Another option is to have a single checking account and a single emergency fund. This way you can maintain the minimal balance for the account and have a better idea of your daily expenses. An emergency fund is particularly useful during a period of a cash crunch. Getting your finances in order is a crucial element in living a stress-free and clutter-free life.
Also read: How Much Should You Save - 50/20/30 Rule!
You create room for the important things in life
Having too many things can create a sense of claustrophobia which often leads down a road of anxiety and unhappiness. So when we clear out unwanted items, it leaves more room for what truly brings happiness to our lives. Physical things tend to tie us down like an anchor and living a minimalist life can take that weight off your shoulders- freedom from greed and debt.
Happiness is subjective and can mean different things to each one of us. For some, it could mean spending time with your family, your puppy or even doing something you are passionate about. Many people find that living a minimalist life will get them closer to this goal.
While living a minimalist life looks interesting, it is often easier said than done. Minimalism isn’t a personal project and tends to affect those around you as well. Here are a few cons of living a minimalist life.
The minimalist lifestyle is difficult to adopt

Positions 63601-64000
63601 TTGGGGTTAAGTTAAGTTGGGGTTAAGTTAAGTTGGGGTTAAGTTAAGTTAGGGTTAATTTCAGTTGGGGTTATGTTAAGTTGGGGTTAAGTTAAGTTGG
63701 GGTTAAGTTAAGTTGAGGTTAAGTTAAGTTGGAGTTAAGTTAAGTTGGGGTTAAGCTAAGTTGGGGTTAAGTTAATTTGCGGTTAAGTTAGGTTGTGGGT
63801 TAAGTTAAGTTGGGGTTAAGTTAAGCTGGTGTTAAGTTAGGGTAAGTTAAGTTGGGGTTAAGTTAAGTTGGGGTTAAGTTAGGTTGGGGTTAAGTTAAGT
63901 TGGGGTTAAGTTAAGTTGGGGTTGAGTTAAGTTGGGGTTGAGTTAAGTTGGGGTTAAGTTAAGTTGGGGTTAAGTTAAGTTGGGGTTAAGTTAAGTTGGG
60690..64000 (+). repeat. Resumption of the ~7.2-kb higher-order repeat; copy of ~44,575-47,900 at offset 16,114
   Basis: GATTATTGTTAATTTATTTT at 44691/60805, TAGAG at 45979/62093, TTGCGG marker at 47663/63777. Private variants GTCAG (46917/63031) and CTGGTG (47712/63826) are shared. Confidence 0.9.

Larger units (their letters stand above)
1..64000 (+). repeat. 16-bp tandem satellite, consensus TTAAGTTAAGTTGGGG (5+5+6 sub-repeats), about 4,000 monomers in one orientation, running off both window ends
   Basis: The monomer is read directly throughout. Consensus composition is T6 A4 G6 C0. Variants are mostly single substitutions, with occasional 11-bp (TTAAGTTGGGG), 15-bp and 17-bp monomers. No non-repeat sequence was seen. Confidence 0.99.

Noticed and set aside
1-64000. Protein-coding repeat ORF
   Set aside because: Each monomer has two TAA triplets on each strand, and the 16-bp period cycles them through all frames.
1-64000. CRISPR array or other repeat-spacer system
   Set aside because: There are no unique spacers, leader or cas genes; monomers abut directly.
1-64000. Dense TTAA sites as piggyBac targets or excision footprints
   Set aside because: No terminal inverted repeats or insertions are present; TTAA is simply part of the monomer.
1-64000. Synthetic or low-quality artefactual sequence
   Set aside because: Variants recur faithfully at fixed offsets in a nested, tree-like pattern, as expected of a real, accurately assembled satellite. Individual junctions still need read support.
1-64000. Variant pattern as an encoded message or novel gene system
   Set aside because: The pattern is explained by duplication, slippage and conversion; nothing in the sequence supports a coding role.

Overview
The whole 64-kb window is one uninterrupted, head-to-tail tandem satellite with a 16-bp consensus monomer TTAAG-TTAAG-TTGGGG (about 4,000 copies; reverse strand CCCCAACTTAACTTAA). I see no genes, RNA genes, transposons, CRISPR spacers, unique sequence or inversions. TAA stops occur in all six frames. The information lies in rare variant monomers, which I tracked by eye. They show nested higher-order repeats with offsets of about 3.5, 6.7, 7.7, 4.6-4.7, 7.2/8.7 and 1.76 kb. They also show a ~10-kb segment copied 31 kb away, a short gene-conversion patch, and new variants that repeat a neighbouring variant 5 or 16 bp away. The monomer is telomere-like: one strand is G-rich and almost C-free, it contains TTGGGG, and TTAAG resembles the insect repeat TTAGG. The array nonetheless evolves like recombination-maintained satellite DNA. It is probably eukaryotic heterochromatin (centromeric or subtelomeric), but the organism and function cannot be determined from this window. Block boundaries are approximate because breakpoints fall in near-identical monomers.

Living clutter-free sounds like paradise but many people find it incredibly challenging to trade in their material possessions for a more minimalist life. In today’s digital age, with new trends popping up on the internet every day, there is a lot of peer pressure to keep up with the latest styles. Living without material possessions (shoes, clothes and electronics) can seem unthinkable for many.
The process of de-cluttering your life is stressful and overwhelming and going through all your things can bring up a lot of memories (some good, some not so good). Moreover, minimalism has a different meaning for everyone so it can be hard to decide how much minimalism is right for you.
(Video Credits: Matt D’Avella)
Minimalism is not a one-stop solution to all your problems
Greed and debt are two evils that people want liberation from and many people see leading a minimalist lifestyle as the answer to all their problems. But this is not the case because if you wake up one day and decide to go cold-turkey and lead a completely minimalist life, you are more than likely to relapse and go right back to your old habits.
It is important to see minimalism as a gradual process rather than a quick fix to all your problems.
Also read: 7 Fun And Easy Tips to Save More Money
So, should you become a minimalist?
Well, that’s a question only you can answer. Leading a clutter-free life is a great feeling but it is not for everybody. Some people often find happiness amongst their chaos.
Choosing to live a minimal life depends on your mindset and what you hope to get out of it. If you do decide to become a minimalist, remember to take it one day at a time.